Goglia looks closely at a recent blogpost by Peter Sachs, at DroneLawJournal. He notes FAA was caught shutting down journalism two years ago, after Michael Brown was shot and killed on a Sunday by a cop in Ferguson, MO. But, there was yet another example in recent years, though slightly different, also under current FAA Administrator Michael Huerta. mayflower-spill-pic-replace-deadlinkRemember when another pipeline BURST and flooded the neighborhood streets of Mayflower, AR, and then proceeded to pollute a nearby fishing lake? Yup, same routine there, too. In April 2013, FAA not only issued airspace closures, but they actually had the audacity to delegate authority for that airspace to a pipeline employee! Here are links to three aiREFORM Posts:

FAA is grandiose (and dismissive to the rest of the world) when they declare they are all about safety and efficiency. That’s utter bullshit. Safety is taken care of by operators and manufacturers who, if they ignored safety, would get slaughtered by the legal system. And, efficiency is similarly an objective clearly in the best interest of operators to achieve. So, when you get down to the core of it, FAA’s TRUE ROLE has become nothing more than parasitism: they feed off the money that flows into aviation (hence, the aviation customers, we the people, are their parasitic host) so as to prop up FAA’s programs and the eventual pensions of those FAA employees.

When they stand in the way of a fundamental right, such as journalism covering a major news story, FAA serves corporate and ruling oligarchic interests, not we the people. A shrewd President would never allow this, and would demand the immediate retirement of an FAA Administrator with the pattern we see here: first Mayflower, then Ferguson, and now DAPL. This is not acceptable.

The Original NextGen RNP Approach Is Now More Than Twenty Years Old!

NextGen is a label, a brand name if you will. The name was created by FAA and industry more than a decade ago. The product this brand name is attached to is essentially an evolved technology system for air traffic control and navigation that reduces the jobs of controllers and pilots to one of monitoring what the automation is doing. That is to say, under NextGen, the flight procedures become so precisely proceduralized (defining exact altitudes, lat/long positions, and speeds) that pilots will not want to try and hand-fly the procedure as doing so would risk a violation… so they let the airplane computers do the actual flying.

For the entire last decade, FAA and industry (with a LOT of help from Congressional insiders like Bill Shuster) have been carefully coordinating what is effectively a propaganda campaign, and they keep pressing Congress with the idea that NextGen is something new. It is not. As far back as 1994, Alaska Airlines was allowed to develop the first RNP approach, at Juneau, where difficult weather and nearby mountainous terrain made FAA unable to develop approach procedures landing to the west (i.e., to Runway 26).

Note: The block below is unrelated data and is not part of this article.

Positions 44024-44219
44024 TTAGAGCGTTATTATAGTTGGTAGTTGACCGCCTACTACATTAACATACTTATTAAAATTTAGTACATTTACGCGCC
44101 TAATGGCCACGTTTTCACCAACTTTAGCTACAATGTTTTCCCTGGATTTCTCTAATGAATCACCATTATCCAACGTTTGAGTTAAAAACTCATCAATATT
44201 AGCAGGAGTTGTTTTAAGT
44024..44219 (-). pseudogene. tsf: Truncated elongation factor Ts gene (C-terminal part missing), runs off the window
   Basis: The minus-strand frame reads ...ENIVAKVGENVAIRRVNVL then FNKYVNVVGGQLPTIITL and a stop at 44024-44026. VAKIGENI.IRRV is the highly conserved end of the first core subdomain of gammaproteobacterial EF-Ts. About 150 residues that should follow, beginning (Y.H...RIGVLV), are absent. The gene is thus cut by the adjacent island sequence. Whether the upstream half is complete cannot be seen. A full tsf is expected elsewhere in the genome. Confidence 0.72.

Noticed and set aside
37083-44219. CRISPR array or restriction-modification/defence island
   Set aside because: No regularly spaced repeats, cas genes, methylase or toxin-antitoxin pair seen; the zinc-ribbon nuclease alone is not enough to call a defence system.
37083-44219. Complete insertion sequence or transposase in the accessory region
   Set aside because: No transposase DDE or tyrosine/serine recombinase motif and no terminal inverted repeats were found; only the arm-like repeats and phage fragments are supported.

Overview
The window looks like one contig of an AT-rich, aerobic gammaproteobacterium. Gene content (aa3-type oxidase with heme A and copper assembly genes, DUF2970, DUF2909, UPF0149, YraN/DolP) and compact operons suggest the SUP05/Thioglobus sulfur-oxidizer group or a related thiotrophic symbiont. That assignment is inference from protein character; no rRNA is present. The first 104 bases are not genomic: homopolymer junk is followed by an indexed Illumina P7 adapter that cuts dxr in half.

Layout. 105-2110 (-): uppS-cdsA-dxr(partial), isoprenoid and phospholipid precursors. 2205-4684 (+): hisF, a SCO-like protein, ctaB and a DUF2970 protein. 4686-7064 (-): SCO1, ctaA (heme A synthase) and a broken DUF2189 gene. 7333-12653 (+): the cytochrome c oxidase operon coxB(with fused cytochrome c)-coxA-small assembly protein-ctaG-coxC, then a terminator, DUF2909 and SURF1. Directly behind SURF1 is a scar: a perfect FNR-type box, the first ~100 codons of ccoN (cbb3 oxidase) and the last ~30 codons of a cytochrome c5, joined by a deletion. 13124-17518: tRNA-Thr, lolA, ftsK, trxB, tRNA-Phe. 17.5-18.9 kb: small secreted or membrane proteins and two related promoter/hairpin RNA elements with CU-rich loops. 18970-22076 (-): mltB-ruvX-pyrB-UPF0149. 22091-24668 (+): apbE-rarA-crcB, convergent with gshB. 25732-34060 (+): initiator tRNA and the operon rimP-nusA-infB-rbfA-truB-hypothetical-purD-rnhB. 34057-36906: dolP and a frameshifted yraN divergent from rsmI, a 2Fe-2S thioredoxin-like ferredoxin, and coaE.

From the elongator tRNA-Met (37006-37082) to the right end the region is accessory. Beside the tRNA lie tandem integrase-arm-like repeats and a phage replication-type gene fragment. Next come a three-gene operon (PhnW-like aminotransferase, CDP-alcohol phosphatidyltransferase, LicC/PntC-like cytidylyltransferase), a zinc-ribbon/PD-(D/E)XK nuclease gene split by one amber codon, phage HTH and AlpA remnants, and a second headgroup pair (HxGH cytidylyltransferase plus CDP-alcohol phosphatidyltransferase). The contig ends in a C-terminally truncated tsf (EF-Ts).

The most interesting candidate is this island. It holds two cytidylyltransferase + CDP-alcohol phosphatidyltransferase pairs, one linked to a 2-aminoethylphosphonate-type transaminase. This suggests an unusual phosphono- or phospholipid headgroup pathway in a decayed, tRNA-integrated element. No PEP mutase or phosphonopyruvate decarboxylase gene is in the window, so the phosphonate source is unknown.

What Alaska did was apply pre-existing technologies built into their Boeing aircraft. As noted in a Spring 2008 article by David Nakamura in Boeing’s ‘Aero’ magazine“…all Boeing commercial airplanes manufactured since the 1980s include RNAV capabilities … Boeing began implementing RNP on airplanes in 1994 … (and) as of 2000, every Boeing commercial airplane included RNP capability.” Research Airbus and you will find a similar timeline for these new technologies. By the way, one of the principle authors of this Boeing article, David Nakamura, is a very significant person in the evolution of NextGen. He chaired the Performance-based Operations Aviation Rulemaking Committee (PARC) and authored a 4/21/2009 letter to Margaret (Peggy) Gilligan, an FAA Associate Administrator. Read the letter carefully to learn the strategies for NextGen implementation, as they existed more than seven years ago, in early 2009.

In other words, the airlines have had the capability of flying NextGen-type departure and arrival procedures for roughly two whole decades. In that timeframe, at the 35 primary U.S. airline airports (the OEP 35), the number of airline operations has declined by more than 20%. This has not stopped FAA from spinning the ‘new technology’ idea into billions of dollars worth of Congressional funding authorizations that in reality have produced little meaningful change from what Alaska started doing in the mid-1990s.

The Juneau RNP Runway 26 Approach

For reference, here are a couple maps (with links) showing the geography at Juneau.

(click on image to view source map at Bing)

(click on image to view source map at Bing)

(click on image to view source VFR sectional at FlightAware)

(click on image to view source VFR sectional at FlightAware)

Interestingly, a PDF copy of the approach procedure cannot be found online. Although Alaska has an ‘OK’ from FAA to fly this approach, it would appear that none of us are allowed to see what that exact procedure is; i.e., FAA considers the approach to be ‘proprietary’ for Alaska Airlines. Nonetheless, we can see what the approach looks like thanks to these two videos; the first is a video by Alaska of a passenger arrival during ‘nice’ weather, and includes use of a heads-up display and checklists; the second is what appears to be a very well-made simulation created by a gamer.